Third, in an increasingly dynamic investment world, starting over creates the potential that at least some investors will just give up on Alaska, concluding that the political risks of achieving long term stability in the state are just too great and that, given the divide that exists -- and much more importantly, the fiscal cliff that is fast approaching -- any tax regime is likely to be short-lived and unlikely to survive long enough to justify the type of long-term investments Alaska requires to develop its already economically-challenged resource base.
In short, I simply don't understand why we are going down this road if even the proponents no longer believe in the law that would result from their success.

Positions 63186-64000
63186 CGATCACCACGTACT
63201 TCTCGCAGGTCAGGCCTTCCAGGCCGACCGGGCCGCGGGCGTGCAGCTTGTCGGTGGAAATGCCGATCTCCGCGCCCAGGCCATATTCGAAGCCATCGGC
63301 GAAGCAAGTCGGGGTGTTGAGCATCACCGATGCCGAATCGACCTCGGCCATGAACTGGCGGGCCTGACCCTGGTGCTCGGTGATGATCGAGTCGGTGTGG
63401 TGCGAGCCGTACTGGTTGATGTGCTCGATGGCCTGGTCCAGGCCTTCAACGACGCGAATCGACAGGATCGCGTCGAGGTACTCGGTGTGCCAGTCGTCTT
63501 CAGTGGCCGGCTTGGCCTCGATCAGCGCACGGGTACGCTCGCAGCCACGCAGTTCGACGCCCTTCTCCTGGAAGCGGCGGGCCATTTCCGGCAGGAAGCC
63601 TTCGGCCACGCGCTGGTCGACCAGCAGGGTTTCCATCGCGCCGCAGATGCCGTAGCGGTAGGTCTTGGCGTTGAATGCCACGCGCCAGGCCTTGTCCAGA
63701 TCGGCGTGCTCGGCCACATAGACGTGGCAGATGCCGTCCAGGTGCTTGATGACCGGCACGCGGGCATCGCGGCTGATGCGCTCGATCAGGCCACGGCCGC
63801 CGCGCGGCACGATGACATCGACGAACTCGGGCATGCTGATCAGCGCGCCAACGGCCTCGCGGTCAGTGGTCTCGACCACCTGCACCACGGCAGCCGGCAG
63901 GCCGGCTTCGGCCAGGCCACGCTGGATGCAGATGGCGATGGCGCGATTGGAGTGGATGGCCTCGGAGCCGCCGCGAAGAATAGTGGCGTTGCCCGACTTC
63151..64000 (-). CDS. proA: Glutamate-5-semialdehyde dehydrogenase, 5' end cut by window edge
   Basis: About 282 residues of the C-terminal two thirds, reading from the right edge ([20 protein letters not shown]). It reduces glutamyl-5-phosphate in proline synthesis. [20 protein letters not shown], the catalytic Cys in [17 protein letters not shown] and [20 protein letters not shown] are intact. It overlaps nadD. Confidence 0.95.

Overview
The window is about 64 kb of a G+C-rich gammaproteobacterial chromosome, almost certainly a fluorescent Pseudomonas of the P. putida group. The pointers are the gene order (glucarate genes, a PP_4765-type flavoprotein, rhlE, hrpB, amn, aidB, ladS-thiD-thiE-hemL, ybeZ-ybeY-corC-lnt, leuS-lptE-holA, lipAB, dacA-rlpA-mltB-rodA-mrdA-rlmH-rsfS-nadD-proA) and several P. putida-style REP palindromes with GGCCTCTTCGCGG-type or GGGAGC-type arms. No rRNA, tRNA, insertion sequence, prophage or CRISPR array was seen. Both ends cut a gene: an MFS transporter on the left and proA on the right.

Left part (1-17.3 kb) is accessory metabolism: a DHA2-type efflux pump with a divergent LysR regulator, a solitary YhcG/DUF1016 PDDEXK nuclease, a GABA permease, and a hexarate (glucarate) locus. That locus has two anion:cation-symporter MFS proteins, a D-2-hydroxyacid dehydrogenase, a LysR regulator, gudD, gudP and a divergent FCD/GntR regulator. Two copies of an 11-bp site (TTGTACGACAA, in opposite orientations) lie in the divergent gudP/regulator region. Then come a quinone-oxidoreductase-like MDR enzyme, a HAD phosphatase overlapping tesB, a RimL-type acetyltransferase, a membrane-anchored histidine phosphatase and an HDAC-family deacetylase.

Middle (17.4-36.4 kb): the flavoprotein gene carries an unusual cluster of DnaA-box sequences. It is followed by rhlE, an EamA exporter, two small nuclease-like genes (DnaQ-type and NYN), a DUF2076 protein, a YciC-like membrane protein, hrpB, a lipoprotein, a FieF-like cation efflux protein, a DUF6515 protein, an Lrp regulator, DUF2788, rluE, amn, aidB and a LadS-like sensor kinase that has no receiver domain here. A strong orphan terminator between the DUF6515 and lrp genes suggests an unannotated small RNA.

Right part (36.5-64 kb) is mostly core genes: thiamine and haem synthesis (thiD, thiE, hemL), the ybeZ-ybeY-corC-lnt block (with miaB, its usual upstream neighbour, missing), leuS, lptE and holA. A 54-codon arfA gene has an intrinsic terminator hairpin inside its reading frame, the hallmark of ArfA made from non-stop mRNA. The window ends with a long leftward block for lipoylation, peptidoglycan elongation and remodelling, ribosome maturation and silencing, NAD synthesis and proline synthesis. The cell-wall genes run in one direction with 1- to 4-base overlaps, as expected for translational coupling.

But, as I said at the outset, it was an honor to share the podium with Vic. Unlike in some debates there was no vote taken at the end, so there is no way of measuring the impact on the audience. Jack Roderick, a Yes on 1 proponent and someone, though we disagree about this effort, I hugely respect and who was at both, said at the end I was "more slick" this time than during the debate Steve Haycox. But maybe he simply meant that this time, unlike last, I avoided spilling water over all my papers mid-debate.
For those that follow these things, as in the previous debate I used a one-page handout to help illustrate my points as we talked. The handout is available here.